Whenever I’m not playing original music, I choose covers that have an unmistakable groove and are also by artists I hold dear to my heart. I enjoy listening to a wide spectrum of musicians, but Jackie Wilson, Jerry Lee Lewis, Dwight Yoakam, Patsy Cline, Ella Fitzgerald, and Nina Simone are a few who come to mind. I try my best to give a unique interpretation of each cover.
How did you come up with your stunning arrangement of Gnarls Barkley’s “Crazy?”
I chose the song because of its groove, and also because the words are so ambiguous that they seem to apply to any situation. The arrangement is still malleable, but it seemed to come together pretty easily.
What are some of the songs that you wanna perform onstage but have yet to nail down an arrangement to your satisfaction?
I recently started incorporating a loop pedal into my solo shows, and I’m very excited to work up vocal and fiddle arrangements for several tunes using the pedals. “Good Vibrations” by the Beach Boys remains high on my list. I have mastered Stevie Wonder’s “Superstition” and shot a video performing it underground inside Lost Caverns in Lewisburg, West Virginia. A medley of Led Zeppelin songs — arranged by violinist Tracy Silverman — is in my set list as well.
There are some songs that I’d like to do, but the original recordings are so raw and perfect that it’s a wiser choice to leave them as they are. Elvis’s early recording of “Mystery Train” and Ray Charles’s “What’d I Say” are both examples of this.
What is one of the worst incidents that happened to you onstage?
There was an incident during a recent outdoor show at the Ashburn Hill Plantation in Moultrie, Georgia, that made my heart sink into my shoes. Just a few minutes before starting, I took a few steps in front of my fiddle — which was plugged into my pedal board and hanging on a stand — and tripped over a tangled chord.
My fiddle fell to the floor with a sickening crash. Every fiddler’s nightmare became a reality for me when I saw that the instrument’s bridge had broken into two pieces. My kind band members tried to console me by gluing it back together using two toothpicks and gorilla glue, although I had been told by a trusted luthier that trying to fix it like that was a complete waste of time and hope.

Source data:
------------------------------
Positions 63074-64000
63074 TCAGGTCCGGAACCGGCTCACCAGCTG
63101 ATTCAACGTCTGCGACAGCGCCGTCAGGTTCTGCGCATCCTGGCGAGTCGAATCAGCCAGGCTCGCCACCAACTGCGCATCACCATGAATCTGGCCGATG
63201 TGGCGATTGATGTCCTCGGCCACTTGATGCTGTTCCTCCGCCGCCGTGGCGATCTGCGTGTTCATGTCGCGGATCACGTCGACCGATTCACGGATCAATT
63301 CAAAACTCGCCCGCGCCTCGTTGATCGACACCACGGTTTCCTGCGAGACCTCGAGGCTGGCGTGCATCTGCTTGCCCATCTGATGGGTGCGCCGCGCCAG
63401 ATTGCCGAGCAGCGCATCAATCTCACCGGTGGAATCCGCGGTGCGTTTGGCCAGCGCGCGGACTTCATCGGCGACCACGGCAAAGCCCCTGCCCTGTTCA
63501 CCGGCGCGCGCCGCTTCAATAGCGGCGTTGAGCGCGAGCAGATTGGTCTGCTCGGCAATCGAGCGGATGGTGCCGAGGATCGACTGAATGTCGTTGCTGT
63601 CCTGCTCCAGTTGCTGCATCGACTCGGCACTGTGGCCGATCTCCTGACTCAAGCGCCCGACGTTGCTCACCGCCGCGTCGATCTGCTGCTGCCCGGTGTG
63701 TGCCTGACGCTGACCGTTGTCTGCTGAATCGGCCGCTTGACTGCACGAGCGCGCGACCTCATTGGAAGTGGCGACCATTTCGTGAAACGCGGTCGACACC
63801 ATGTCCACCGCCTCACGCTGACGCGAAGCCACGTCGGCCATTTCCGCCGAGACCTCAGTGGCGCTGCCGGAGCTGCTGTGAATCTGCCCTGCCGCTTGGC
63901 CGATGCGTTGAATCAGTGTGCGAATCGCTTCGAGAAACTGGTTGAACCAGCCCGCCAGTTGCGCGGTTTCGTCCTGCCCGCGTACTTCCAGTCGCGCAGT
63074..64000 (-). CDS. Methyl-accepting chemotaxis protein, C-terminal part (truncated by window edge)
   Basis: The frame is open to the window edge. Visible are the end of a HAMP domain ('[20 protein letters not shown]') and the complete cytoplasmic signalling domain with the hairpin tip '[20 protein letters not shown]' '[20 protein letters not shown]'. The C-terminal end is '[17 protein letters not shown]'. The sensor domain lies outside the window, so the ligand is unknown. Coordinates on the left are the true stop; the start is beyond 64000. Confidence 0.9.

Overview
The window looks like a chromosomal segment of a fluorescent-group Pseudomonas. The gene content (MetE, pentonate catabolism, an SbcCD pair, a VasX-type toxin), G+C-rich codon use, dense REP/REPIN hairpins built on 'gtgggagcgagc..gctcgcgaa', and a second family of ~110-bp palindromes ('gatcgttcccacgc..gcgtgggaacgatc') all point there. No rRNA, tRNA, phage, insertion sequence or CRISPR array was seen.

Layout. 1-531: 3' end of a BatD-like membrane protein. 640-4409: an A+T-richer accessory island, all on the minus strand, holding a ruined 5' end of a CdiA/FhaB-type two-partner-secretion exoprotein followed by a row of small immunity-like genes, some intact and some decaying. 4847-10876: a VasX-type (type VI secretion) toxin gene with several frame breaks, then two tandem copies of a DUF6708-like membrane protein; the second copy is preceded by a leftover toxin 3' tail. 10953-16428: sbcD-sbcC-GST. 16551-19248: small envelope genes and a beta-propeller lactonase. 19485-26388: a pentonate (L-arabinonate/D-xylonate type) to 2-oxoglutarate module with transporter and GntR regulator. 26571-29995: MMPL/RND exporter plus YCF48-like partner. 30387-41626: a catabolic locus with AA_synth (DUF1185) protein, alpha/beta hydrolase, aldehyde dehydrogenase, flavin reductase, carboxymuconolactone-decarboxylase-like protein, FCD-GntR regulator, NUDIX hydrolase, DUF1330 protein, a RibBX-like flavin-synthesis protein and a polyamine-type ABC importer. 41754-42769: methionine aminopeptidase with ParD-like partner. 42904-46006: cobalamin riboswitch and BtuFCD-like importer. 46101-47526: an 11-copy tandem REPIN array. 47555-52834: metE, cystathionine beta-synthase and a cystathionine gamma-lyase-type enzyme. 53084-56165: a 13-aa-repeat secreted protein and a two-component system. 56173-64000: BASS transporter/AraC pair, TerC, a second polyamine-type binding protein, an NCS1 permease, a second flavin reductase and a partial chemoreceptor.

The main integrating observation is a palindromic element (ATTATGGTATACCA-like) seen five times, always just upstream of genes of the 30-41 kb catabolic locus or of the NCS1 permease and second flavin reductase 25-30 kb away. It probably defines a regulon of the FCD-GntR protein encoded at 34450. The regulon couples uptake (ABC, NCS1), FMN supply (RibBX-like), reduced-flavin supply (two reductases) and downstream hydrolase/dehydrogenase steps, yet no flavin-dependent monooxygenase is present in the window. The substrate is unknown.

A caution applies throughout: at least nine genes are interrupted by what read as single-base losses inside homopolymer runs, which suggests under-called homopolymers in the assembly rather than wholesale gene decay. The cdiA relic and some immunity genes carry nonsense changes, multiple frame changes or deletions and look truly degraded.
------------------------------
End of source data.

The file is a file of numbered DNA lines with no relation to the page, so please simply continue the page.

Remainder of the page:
After half the show was over, the bridge was stable again. The dried globs of thick glue made it look like a DIY Christmas ornament. And believe it or not, I was actually able to set down the mandolin and fiddle out the rest of the show. I owe Kerry Phillips, Jesse Herrin, and Sean Clark a huge thank you for saving the day!
What was your takeaway from opening for Grand Ole Opry member Connie Smith at the Alapaha Station Celebration?
It was so inspiring to see Connie Smith live in concert [Saturday, November 10, 2018]. Though her show had professional polish, the way she delivered it was wonderfully sincere and pure. That’s a rare combination. And her voice! Oh my! It’s still firing on all cylinders after all these years.
Connie did give me some advice after the show. She said that your validation doesn’t come from the praise of other people, but rather from knowing you’re accepted in Christ. She said this was especially true for performers.
Ironically a month and a half earlier I also met Connie’s husband Marty Stuart backstage in Waycross at the 21st Annual Gram Parsons Guitar Pull and Tribute Festival. Marty mentioned that he heard my fiddling and thought I was really talented. He kept encouraging me and is a super nice guy.
Overall how did your visit to Alapaha go?
I thought that a lot of love and dedication goes into the festival, which makes it a special event to be part of. Since October I’ve been in Nashville at Dark Horse Studios working on my debut EP and some other projects with Dolly Parton’s longtime producer-guitarist Kent Wells [also supplied six-string wizardry for Travis Tritt, Reba McEntire, and the Grascals]. He has taken an interest in my music, and we’ve been having a lot of fun experimenting in the studio.